A number of asset pricing models predict that expected returns on risky assets are linearly
related to their covariances with certain risk factors. A general specification of a K-factor asset
pricing model can be written as:
𝐸(ri ) = γ0 + ∑Kk=1 βi,k γk (1)
where E(ri ) is the expected excess return on stock i, βi,k is the sensitivity of stock i to factor k,
and γk is the risk premium on factor k. γ0 is the excess return on the zero-beta asset. If riskless
borrowing and lending are allowed, then the zero-beta asset earns the risk-free rate and its excess
return is zero, i.e. γ0 = 0.
The CAPM predicts that only the market risk is priced in the cross-section of stock returns.
Several recent papers propose multifactor models based on empirical evidence of deviations from
the CAPM. For example, Fama and French (1993) propose a three-factor model with additional
factors that capture risks related to size and book-to-market.

7
Many empirical tests of asset pricing models employ the Fama-MacBeth (FM) two-stage
regression procedure to evaluate whether the betas of risk factors are priced in the cross-section.
The first-stage estimates betas using the following time-series regressions:
ri,t = ai + ∑Kk=1 βi,k fk,t + εi,t , (2)
where fk,t is the realization of factor k in time t. The time-series estimates of factor sensitivities,
say β̂i,k for factor k, are the independent variables in the following second-stage cross-sectional
regressions to estimate factor risk premiums: For given time t,
ri,t = γ0,t + ∑Kk=1 β̂i,k γk,t + ξi,t , (3)

where realized excess return ri,t is the dependent variable. The standard FM approach fits OLS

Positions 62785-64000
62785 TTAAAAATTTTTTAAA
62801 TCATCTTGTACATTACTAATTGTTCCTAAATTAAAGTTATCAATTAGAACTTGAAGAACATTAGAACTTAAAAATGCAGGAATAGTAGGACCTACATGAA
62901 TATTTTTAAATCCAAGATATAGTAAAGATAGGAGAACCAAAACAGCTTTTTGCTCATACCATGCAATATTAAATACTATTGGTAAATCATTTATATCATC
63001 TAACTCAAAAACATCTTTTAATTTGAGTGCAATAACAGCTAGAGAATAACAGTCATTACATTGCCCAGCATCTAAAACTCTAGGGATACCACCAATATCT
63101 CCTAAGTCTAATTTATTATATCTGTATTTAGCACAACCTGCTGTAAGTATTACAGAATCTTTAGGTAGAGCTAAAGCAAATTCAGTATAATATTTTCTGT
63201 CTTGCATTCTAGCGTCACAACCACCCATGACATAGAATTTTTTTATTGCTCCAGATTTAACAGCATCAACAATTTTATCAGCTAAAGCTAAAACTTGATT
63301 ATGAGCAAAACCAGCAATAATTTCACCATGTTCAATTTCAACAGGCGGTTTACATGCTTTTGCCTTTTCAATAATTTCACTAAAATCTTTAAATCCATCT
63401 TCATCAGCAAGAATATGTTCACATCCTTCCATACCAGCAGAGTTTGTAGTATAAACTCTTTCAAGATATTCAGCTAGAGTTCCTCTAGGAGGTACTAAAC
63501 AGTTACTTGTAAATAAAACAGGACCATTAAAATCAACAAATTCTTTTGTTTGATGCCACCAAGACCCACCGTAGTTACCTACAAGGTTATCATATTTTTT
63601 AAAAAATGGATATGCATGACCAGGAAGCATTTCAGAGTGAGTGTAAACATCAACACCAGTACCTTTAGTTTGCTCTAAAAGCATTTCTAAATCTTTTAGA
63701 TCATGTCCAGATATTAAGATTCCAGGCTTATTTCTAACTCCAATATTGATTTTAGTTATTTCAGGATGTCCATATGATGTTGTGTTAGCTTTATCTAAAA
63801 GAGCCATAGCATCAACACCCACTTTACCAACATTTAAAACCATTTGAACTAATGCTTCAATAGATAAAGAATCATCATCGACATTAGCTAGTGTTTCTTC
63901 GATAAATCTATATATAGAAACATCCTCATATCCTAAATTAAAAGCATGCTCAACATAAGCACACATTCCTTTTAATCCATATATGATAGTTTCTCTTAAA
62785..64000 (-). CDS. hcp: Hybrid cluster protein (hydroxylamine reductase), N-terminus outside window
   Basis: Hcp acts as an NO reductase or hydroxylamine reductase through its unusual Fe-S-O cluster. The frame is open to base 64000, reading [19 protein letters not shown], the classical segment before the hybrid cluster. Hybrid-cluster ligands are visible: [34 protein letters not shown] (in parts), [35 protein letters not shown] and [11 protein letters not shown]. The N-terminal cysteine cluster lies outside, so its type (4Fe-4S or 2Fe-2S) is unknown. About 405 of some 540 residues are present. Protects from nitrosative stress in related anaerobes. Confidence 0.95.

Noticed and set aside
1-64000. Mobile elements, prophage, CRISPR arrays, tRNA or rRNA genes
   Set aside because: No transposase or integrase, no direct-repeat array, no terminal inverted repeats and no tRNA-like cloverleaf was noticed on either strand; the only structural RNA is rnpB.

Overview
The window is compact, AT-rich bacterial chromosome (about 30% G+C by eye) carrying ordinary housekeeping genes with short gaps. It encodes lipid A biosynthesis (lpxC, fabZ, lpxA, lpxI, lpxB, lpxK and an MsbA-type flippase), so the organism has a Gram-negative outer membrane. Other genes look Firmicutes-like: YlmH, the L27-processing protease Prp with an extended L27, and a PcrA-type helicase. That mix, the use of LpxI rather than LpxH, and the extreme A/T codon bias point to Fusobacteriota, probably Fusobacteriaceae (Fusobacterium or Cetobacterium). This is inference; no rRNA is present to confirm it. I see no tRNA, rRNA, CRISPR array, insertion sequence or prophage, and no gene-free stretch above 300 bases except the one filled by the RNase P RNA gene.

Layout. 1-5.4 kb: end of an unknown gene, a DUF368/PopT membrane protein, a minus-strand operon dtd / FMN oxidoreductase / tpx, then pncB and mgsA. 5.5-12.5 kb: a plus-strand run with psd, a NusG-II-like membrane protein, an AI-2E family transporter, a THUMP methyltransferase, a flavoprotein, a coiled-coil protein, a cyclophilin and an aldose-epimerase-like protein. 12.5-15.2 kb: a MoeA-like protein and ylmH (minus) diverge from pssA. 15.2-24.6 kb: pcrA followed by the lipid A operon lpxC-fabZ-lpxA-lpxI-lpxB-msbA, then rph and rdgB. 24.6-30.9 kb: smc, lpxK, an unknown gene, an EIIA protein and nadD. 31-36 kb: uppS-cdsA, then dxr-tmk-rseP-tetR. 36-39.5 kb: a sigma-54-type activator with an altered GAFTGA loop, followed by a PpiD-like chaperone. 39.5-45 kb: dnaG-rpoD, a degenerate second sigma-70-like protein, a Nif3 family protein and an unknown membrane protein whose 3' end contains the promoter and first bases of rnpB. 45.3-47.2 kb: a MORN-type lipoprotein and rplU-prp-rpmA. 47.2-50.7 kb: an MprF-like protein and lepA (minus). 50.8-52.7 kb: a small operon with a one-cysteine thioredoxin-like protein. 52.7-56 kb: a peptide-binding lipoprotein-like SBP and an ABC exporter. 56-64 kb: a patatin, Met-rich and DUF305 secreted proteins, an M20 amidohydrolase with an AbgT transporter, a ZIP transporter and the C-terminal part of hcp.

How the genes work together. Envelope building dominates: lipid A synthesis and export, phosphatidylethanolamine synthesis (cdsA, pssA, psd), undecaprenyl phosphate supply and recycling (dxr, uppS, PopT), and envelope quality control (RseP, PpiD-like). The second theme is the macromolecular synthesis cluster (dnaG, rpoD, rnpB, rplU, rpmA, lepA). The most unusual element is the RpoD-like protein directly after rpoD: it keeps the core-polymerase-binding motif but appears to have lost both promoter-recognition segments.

regression to estimate the parameters of Eq. (3). These OLS estimates are biased due to the EIV
problem, since β̂i,k s are estimated with errors. To mitigate such bias, portfolios are typically used
as test assets rather than individual stocks because portfolio betas are estimated more precisely
than individual stock betas.
Our empirical tests use individual stocks as test assets to avoid the shortcomings of using
portfolios as test assets that we discussed earlier. We propose an instrumental variable estimator
to avoid EIV-induced biases. To describe our estimator, rewrite Eq. (3) as
̂ + 𝛏t
𝐫t = 𝛄̂𝐁

̂ is the (K+1) × N matrix


where rt is a 1 × N row vector of realized excess returns in month t, B
containing the unit vector and K factor betas, and 𝛄̂ is a 1 × (K + 1) vector of factor risk premiums
(including the excess return of zero-beta asset). We propose the following instrumental variables
(IV) estimator:

̂ IV 𝐁
𝛄̂IV,t ′ = (𝐁 ̂ EV ′)−1 (𝐁
̂ IV 𝐫t ′) (4)
̂ IV and 𝐁
where 𝐁 ̂ EV are the matrices of instrumental and explanatory variables, respectively. We
estimate betas within odd months and even months separately. Then we use odd-month betas as
instrumental variables and even-month betas as explanatory variables when month t is even and

8
vice versa when month t is odd.3 We use daily data within odd and even months to estimate betas
so that the measurement errors in the instrumental variables and explanatory variables are not
correlated cross-sectionally. We fit the cross-sectional regression each month using the IV
estimator.
The IV estimator has been widely used in the literature to address the EIV problem, and it is
well known that the estimator is consistent under mild regularity conditions. In our context, the IV
estimator converges to the ex-post risk premium even for finite T when the number of stocks in
the cross-section is sufficiently large, which Shanken (1992) refers to as N-consistency. The
proposition below formally states the N-consistency of the IV estimator:
Proposition 1: Suppose stock returns follow an approximate factor structure with K common
factors. Under mild regularity conditions, the IV estimator given by Eq. (4) is N-consistent when